The weather is driving me crazy lately. Well not the weather itself, which has been gorgeous, it’s the reporting of it. Take today’s weather as reported yesterday. Yesterday the newspaper showed a black cloud for all of today. It’s 2 pm and Mr. Sun’s rays are flooding my desk.
When I was a kid in New York there was a weatherman named Tex Antoine, born of course, in Texas. Tex worked with a cartoon character he called Uncle Wethbee. Those who thought they were erudite incorrectly called him Uncle Weatherbee. According to Wikipedia, Tex Antoine was a professional radio voice with many credits to his name in the 1940’s when he decided to take over the weather desk. He was an instant hit. He’d dress his bald “prop-uncle” in weather appropriate schtick for what ole Tex was forecasting for the next day-a cap if it was rainy or windy, a muffler on a chilly day, drops of sweat pouring from his brow in a heat wave, combinations thereof if it were a mixed forecast all offset by his trademark handle bar mustachio.
In those days weather forecasters were working with primitive radar, weather balloons, weather buoys, and reports from people whose joints hurt. Since everyone realized they were getting their weather reports from a cartoon prop, if Uncle “W” was wrong, people had an “oh well what do you expect from a cartoon prop” attitude. If he was right, it was the talk of the subways the next morning. The forecast was preceded by a recording of “Fine and Dandy.” Wikipedia reports that Tex used to have a record for each kind of weather, i.e. a recording of “Stormy Weather” if rain was predicted, but it was the day of the very breakable 78 rpm records and newsrooms in those days were a study in chaos. “Fine and Dandy” was the lone survivor.
Today it’s a whole ‘nother story. Weather forecasting is serious, costly business. It just isn’t very accurate. Theoretically we can be told that it is going to rain on the west side of your lawn at 6:45 am or pm. So how come at 6:45, am or pm, it isn’t? So how come there are so many days when we leave with an umbrella we don’t need, and so many others when we leave without the one we do need?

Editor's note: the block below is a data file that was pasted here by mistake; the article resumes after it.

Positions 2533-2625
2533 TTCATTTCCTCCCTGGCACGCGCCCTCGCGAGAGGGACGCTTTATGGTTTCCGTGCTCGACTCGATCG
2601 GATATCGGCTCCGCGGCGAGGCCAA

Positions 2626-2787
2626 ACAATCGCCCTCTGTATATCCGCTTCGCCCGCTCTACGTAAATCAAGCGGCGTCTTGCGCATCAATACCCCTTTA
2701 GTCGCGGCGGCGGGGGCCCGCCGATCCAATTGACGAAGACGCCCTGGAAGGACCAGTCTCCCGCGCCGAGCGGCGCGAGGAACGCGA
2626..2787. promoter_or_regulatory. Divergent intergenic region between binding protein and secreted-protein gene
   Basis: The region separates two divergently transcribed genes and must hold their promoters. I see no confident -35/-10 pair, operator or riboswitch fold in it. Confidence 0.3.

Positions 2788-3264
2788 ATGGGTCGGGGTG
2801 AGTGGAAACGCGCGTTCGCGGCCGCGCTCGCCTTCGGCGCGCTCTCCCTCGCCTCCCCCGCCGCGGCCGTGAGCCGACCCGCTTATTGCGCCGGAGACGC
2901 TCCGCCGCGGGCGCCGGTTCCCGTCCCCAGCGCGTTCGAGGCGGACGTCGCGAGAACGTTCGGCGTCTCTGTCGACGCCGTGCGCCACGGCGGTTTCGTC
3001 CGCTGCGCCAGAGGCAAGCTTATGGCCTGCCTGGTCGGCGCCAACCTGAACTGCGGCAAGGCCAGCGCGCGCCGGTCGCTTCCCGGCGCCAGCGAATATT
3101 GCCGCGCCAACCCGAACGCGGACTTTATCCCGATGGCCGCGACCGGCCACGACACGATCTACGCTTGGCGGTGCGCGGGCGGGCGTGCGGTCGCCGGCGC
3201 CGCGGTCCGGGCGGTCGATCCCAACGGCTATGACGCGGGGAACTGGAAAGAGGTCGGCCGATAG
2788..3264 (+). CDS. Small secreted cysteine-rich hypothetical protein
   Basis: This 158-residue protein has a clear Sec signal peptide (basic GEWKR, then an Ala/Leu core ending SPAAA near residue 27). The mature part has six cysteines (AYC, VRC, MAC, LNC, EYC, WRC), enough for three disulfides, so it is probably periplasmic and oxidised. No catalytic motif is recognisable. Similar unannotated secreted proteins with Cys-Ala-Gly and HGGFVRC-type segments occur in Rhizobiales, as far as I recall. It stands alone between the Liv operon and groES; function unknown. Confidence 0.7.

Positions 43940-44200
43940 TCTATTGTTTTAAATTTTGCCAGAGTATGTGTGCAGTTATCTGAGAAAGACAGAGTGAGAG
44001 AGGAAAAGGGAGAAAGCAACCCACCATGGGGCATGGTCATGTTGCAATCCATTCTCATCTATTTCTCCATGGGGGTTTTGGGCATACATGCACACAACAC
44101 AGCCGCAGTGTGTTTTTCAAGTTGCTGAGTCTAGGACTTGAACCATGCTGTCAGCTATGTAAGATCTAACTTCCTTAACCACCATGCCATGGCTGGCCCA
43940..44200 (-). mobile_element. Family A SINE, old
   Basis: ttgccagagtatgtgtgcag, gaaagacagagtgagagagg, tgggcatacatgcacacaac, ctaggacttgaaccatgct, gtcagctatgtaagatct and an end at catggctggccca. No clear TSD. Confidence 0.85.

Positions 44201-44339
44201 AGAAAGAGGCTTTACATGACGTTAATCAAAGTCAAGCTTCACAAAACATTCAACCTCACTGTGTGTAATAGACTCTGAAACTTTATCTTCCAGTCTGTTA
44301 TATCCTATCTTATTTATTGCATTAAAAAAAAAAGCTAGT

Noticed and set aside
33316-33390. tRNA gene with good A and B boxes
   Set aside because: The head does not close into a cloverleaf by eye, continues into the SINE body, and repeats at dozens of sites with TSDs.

I think today’s weather forecasts are beautiful, and I don’t mean some of the people giving them. There’s this Doppler stuff, and maps of color intensity. We’ve got arrows galore for how high the highs will be and how low the lows, where the highs will be high and the lows low and if, when, and where they might meet. I’m not sure why, probably for travelers, but here in South Florida, we have pinpoint forecasting for central Missouri, west Texas, and Oklahoma’s tornado belt. Me? I’d prefer them tightening up on our own weather and leaving Oklahoma’s weather folks to take care of their own. Most of us will sleep just fine if deprived of the weather from places we’re not going and most of us are probably never going.
Now surprisingly enough, I’ve actually had a shot, of sort, at doing the weather. It ain’t easy. On a tour of the NBC building, I was chosen to stand-in, so to speak, as a weather reporter in front of the camera, but off the air. Tricky business this. What’s behind, say Al Roker, isn’t behind Al Roker, its off to the side. He’s pointing to a green screen that’s blank, but shows on camera where his finger’s are pointing. That’s why a newbie, if you’ve ever seen one, can ending up pointing to Georgia’s weather in Texas. It’s a game of pin the tail on the weather. But that’s the art of giving the weather and frankly Uncle Wethbee did just fine for me. At least I got a chuckle from it–the weather was more family entertainment than it was science.
Now that it’s science…maybe it ought to go back to family entertainment…. Yes, I kid a bit. Extreme weather forecasting is critically important and can be crucial to life and limb. But occasionally I’d like for tomorrow’s weather to be what they called for it to be tonight.
Not too much to ask, me thinks.